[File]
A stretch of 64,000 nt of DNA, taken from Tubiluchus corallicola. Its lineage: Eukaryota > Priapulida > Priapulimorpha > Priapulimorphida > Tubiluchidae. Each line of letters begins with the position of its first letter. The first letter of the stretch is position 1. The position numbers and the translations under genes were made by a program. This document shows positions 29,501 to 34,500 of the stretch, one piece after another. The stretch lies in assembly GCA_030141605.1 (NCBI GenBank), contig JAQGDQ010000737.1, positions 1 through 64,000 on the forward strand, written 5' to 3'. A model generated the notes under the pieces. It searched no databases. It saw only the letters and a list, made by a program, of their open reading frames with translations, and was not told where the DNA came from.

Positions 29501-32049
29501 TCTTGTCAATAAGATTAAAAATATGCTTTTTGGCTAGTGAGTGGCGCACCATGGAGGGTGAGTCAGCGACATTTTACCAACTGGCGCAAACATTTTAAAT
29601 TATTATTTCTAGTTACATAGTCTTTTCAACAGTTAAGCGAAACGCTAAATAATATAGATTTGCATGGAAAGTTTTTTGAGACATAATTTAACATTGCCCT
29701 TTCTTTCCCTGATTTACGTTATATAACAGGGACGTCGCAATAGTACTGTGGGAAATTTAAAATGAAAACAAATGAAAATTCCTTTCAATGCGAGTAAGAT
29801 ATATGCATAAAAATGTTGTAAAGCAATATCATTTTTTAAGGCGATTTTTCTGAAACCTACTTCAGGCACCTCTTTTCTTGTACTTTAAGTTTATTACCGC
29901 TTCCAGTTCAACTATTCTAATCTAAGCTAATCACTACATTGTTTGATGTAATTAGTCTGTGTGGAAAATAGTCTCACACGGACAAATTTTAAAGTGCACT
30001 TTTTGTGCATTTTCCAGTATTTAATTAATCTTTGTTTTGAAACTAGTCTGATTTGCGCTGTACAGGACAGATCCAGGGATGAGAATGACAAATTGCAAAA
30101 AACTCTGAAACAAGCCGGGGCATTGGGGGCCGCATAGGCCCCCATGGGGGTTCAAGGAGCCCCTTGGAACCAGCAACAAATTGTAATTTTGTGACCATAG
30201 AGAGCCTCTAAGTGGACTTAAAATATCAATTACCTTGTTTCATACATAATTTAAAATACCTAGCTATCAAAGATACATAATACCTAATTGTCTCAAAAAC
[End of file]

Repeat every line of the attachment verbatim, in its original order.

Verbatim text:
A stretch of 64,000 nt of DNA, taken from Tubiluchus corallicola. Its lineage: Eukaryota > Priapulida > Priapulimorpha > Priapulimorphida > Tubiluchidae. Each line of letters begins with the position of its first letter. The first letter of the stretch is position 1. The position numbers and the translations under genes were made by a program. This document shows positions 29,501 to 34,500 of the stretch, one piece after another. The stretch lies in assembly GCA_030141605.1 (NCBI GenBank), contig JAQGDQ010000737.1, positions 1 through 64,000 on the forward strand, written 5' to 3'. A model generated the notes under the pieces. It searched no databases. It saw only the letters and a list, made by a program, of their open reading frames with translations, and was not told where the DNA came from.

Positions 29501-32049
29501 TCTTGTCAATAAGATTAAAAATATGCTTTTTGGCTAGTGAGTGGCGCACCATGGAGGGTGAGTCAGCGACATTTTACCAACTGGCGCAAACATTTTAAAT
29601 TATTATTTCTAGTTACATAGTCTTTTCAACAGTTAAGCGAAACGCTAAATAATATAGATTTGCATGGAAAGTTTTTTGAGACATAATTTAACATTGCCCT
29701 TTCTTTCCCTGATTTACGTTATATAACAGGGACGTCGCAATAGTACTGTGGGAAATTTAAAATGAAAACAAATGAAAATTCCTTTCAATGCGAGTAAGAT
29801 ATATGCATAAAAATGTTGTAAAGCAATATCATTTTTTAAGGCGATTTTTCTGAAACCTACTTCAGGCACCTCTTTTCTTGTACTTTAAGTTTATTACCGC
29901 TTCCAGTTCAACTATTCTAATCTAAGCTAATCACTACATTGTTTGATGTAATTAGTCTGTGTGGAAAATAGTCTCACACGGACAAATTTTAAAGTGCACT
30001 TTTTGTGCATTTTCCAGTATTTAATTAATCTTTGTTTTGAAACTAGTCTGATTTGCGCTGTACAGGACAGATCCAGGGATGAGAATGACAAATTGCAAAA
30101 AACTCTGAAACAAGCCGGGGCATTGGGGGCCGCATAGGCCCCCATGGGGGTTCAAGGAGCCCCTTGGAACCAGCAACAAATTGTAATTTTGTGACCATAG
30201 AGAGCCTCTAAGTGGACTTAAAATATCAATTACCTTGTTTCATACATAATTTAAAATACCTAGCTATCAAAGATACATAATACCTAATTGTCTCAAAAAC